The Green Hornet is a property that, much like its masked vigilante, has been enigmatically whispered about for the last two decades as a potential franchise. Perhaps the studio was reluctant to gamble on what is a truly cult comic book superhero – until the likes of Iron Man had paved the way for lesser known heroes to succeed.
The Green Hornet was originally a serialised 1930s radio show, then a kitsch 70s TV show starring Bruce Lee, and now a Seth Rogen and Evan Goldberg (the Superbad scripters) actioner. Strangest of all, Eternal Sunshine of the Spotless Mind director Michel Gondry is the man tasked with bringing it to life.
Ticking all the boxes when it comes to comic-book clichés, volume one is the story of millionaire playboy Britt Reid (Seth Rogen), a loud, obnoxious, excessive chauvinist who experiences an epiphany when he inherits his late father’s newspaper empire: he wants to save people, and kick some butt while doing it. Assisting him, or should that be doing all the work, is coffee-maker turned tech genius, Kato (Jay Chou), a nimble footed fighting expert who shares Reid’s passion for crime fighting. Together they bumble their way though the city’s numerous drug gangs on a collision course with Christoph Waltz’s insecure Kingpin.
Despite setting out to establish its own identity – low key opening credits, a caped action figurine having its head unceremoniously ripped off – The Green Hornet is comfortably familiar within its ever expanding cinematic genre. We aren’t treading any new ground here and attempts at superhero deconstruction pale in comparison to Kick-Ass.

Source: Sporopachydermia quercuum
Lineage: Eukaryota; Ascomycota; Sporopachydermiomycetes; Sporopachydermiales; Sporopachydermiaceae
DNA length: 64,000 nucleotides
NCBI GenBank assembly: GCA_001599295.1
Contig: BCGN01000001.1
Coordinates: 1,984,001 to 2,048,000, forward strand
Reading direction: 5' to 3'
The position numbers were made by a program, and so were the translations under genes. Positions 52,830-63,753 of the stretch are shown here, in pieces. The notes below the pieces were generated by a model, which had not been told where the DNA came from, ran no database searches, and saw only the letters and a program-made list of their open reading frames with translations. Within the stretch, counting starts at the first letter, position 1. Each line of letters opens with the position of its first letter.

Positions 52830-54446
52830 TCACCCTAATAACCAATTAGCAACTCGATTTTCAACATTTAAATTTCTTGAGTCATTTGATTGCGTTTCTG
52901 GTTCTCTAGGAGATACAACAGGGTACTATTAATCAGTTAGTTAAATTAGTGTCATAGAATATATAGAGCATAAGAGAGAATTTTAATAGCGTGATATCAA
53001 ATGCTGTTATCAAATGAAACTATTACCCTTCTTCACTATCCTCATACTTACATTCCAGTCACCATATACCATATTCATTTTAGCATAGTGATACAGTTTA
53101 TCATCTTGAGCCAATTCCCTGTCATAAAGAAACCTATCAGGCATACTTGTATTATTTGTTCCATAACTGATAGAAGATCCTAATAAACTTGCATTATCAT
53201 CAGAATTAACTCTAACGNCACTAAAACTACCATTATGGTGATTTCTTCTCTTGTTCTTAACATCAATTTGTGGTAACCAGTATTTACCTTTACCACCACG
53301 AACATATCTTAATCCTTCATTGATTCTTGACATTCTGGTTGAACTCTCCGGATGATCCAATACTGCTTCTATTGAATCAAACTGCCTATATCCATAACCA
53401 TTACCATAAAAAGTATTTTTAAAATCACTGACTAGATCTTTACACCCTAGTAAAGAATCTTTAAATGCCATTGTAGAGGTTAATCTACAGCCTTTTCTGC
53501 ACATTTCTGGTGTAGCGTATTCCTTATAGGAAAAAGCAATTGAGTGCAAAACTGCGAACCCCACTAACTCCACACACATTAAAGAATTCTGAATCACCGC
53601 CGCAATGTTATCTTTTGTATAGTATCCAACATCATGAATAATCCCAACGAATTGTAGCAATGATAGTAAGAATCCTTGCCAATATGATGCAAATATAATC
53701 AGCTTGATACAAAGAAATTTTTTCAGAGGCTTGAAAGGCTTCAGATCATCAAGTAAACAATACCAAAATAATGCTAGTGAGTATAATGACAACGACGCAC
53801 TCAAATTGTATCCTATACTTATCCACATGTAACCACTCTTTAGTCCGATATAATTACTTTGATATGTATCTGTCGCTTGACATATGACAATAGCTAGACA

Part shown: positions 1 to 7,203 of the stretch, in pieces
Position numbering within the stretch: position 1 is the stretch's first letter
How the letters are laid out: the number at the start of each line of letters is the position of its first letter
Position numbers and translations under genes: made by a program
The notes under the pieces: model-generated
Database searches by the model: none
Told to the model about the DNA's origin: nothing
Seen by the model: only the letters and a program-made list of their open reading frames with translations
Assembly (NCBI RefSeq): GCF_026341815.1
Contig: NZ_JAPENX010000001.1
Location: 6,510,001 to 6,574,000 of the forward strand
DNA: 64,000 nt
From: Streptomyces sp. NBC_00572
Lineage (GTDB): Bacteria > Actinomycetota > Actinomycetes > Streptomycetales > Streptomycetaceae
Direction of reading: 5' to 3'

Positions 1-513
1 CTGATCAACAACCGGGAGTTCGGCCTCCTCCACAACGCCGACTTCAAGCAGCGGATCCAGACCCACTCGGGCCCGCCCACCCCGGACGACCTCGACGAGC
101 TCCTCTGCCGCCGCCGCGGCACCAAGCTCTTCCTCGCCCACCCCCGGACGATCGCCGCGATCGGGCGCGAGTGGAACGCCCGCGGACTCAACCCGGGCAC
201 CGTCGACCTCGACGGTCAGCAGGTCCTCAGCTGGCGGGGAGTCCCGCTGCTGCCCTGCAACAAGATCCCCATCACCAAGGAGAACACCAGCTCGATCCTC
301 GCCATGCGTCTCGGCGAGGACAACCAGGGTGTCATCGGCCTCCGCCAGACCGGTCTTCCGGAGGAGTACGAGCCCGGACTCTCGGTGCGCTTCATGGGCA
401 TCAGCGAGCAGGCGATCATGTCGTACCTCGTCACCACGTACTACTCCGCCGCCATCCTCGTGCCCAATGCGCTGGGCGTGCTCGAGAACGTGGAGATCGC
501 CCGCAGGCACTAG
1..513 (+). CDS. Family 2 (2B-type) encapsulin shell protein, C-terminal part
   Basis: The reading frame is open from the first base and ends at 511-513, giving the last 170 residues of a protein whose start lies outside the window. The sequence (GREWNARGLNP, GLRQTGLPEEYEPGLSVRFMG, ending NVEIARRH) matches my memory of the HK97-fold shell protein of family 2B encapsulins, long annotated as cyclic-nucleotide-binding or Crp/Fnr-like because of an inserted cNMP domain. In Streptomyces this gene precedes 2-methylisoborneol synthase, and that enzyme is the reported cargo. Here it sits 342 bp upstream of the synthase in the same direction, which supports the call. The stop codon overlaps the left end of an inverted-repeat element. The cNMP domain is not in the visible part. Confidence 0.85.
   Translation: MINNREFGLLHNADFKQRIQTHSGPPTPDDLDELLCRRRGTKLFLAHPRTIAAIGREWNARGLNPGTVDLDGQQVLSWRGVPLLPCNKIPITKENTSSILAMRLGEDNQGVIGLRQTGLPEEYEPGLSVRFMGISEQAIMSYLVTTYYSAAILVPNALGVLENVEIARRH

That being said, it doesn’t prevent Gondry’s slice of retro fused fun from becoming an effortlessly hip genre entry. The biggest surprise is that it’s down to the two elements that generated raised eyebrows when the production was announced; the Gallic director and Seth Rogen.
Not as showy as one would expect, Gondry keeps his tricks up his sleeve for when he really needs them, so action plays out in a very simple but effective manner, with car chases, gun fights and on-foot pursuits. It all fits perfectly with the overriding feeling that it’s a film in the mould of the earliest comic-book incarnations.
When the flourishes do appear, they’re fantastic effects that at times make the film seem like a moving storyboard; the vehicular seduction scene, Kato’s fight sequence dissections, and a truly brilliant split-screen, bad-guy rabble rousing segment.
As for the fanboy baiting Rogen, his “man-child” routine will still grate for those that hate, but his comedic charm does give the movie some fairly decent laughs along the way, mainly thanks to some excellent chemistry with Chou and a couple of classic exchanges with Cameron Diaz’s reporter.
Throw in an eclectic soundtrack, a couple of unexpected cameos and enough gadgets to make Q "green" with envy, and the only real niggling mis-step is Christopher Waltz’s wasted pantomime villain.